The sight of children fleeing a gunman at a Jewish center in Los Angeles on Tuesday terrified parents everywhere.
Coming as it did after two workplace killing rampages in the South in the last few weeks, the latest violence only heightened concern about security as schools prepare to open this month. Several newscasts paired footage of the children being led away from the community center with clips of students fleeing Columbine High School last April.
But parents, lawmakers and pundits would do well to keep in mind the auspicious findings from a study conducted by researchers from the Centers for Disease Control, published this month in the Journal of the American Medical Association.
The researchers found substantial declines in violence at high schools in the 1990s. From 1991 to 1997, the number of high school students who said they carried a gun fell 25 percent. Over the same period, the number of students who said they had been involved in a fight at school decreased by 9 percent.
These trends are backed up by other research. The Department of Education reported recently that 30 percent fewer students were expelled for bringing firearms to school during the 1997-98 academic year than in the previous year. And the Justice Department reported that the number of violent crimes committed by children and teenagers has declined substantially since 1993 and is at the lowest rate since 1986.
But these facts will probably not stop parents and children from believing that America is experiencing a plague of youth violence. As a result, even as students report fewer weapons and fights, they do not feel safer. On the contrary, surveys conducted by the Horatio Alger Association of Distinguished Americans, a non-profit group, found that the number of public school students who said they always feel safe in school fell from 44 percent in 1998 to 37 percent this year.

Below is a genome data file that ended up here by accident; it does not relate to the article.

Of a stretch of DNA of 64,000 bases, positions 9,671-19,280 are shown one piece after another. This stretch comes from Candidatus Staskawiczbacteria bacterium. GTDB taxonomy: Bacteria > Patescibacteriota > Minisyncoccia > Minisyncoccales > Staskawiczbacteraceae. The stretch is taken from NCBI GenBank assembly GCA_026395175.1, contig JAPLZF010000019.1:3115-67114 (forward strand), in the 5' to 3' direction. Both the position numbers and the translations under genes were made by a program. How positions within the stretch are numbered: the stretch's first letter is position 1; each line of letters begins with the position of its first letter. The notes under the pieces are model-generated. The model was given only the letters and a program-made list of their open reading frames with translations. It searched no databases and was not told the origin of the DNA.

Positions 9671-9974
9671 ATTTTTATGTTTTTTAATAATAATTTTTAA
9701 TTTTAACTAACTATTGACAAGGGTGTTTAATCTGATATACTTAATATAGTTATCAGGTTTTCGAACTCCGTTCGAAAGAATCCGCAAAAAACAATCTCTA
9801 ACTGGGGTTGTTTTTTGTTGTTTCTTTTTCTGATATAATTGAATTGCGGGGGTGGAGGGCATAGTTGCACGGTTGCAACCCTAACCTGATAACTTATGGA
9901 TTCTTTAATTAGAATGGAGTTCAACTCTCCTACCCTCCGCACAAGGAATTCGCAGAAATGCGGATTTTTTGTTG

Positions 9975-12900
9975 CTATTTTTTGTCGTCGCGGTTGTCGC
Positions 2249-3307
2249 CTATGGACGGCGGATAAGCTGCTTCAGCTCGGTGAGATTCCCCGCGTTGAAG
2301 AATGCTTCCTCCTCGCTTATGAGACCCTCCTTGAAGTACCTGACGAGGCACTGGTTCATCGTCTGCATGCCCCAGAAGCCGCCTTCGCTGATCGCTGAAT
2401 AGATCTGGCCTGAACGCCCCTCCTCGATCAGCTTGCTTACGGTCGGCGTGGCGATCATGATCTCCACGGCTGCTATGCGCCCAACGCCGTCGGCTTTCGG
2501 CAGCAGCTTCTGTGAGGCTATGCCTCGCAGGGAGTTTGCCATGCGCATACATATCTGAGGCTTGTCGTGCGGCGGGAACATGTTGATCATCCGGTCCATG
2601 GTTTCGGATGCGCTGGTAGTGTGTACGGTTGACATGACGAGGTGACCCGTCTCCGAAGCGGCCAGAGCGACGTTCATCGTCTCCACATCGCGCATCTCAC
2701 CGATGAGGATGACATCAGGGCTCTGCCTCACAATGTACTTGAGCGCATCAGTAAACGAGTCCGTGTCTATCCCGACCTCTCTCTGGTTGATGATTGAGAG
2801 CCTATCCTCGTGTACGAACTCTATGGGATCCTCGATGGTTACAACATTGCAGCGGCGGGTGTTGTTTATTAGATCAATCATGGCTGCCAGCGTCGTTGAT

Other studies show that adults are fearful of teenagers as well. In a national survey on social issues conducted by the Wall Street Journal and NBC News in June, 58 percent of respondents ranked youth violence as a top concern. Only 38 percent selected the nearest contender, Internet pornography and privacy issues.
It's no wonder that Americans remain fearful and confused about youth violence: The hot rhetoric of politicians and ceaseless news coverage are enough to convince anyone that the problem is getting worse.
For instance, Bill McCollum, a Republican representative from Florida, has referred to violent juvenile crime as "a national epidemic" and violent youths as "feral, pre-social beings." Democrats have been just as guilty of using overblown language. They claimed, for example, that their Republican colleagues would have blood on their hands if they failed to pass gun control legislation before the new school year, even though the proposed measures stood little chance of preventing campus shootings.
Anyone watching the news would find it almost impossible to believe that school violence has decreased. The opening of Columbine High School next week has provided another opportunity to reprise the frightening pictures from shootings of the past couple of years. As more schools open, we can expect to hear about every young person who threatens to shoot at or bomb his school.
Sadly, we can also expect that there will be additional shootings. In a nation of nearly 53-million students, it would be surprising if none opted for fame through martyrdom or were homicidal psychotics.
Without question, this small minority of young people can cause great damage. But exaggerated scares about youthful violence can be dangerous, too.
Not only does the hoopla inspire copycat crimes and motivate people to arm themselves in self-defense, but it also directs attention and money away from the biggest risks to young people _ accidents, particularly car crashes, and poverty. With 20 percent of American children living in poverty and thousands dying each year in accidents that could be prevented, our preoccupation with teen killers does our country a profound disservice.
Barry Glassner, a professor of sociology at the University of Southern California, is the author of The Culture of Fear: Why Americans Are Afraid of the Wrong Things.
New York Times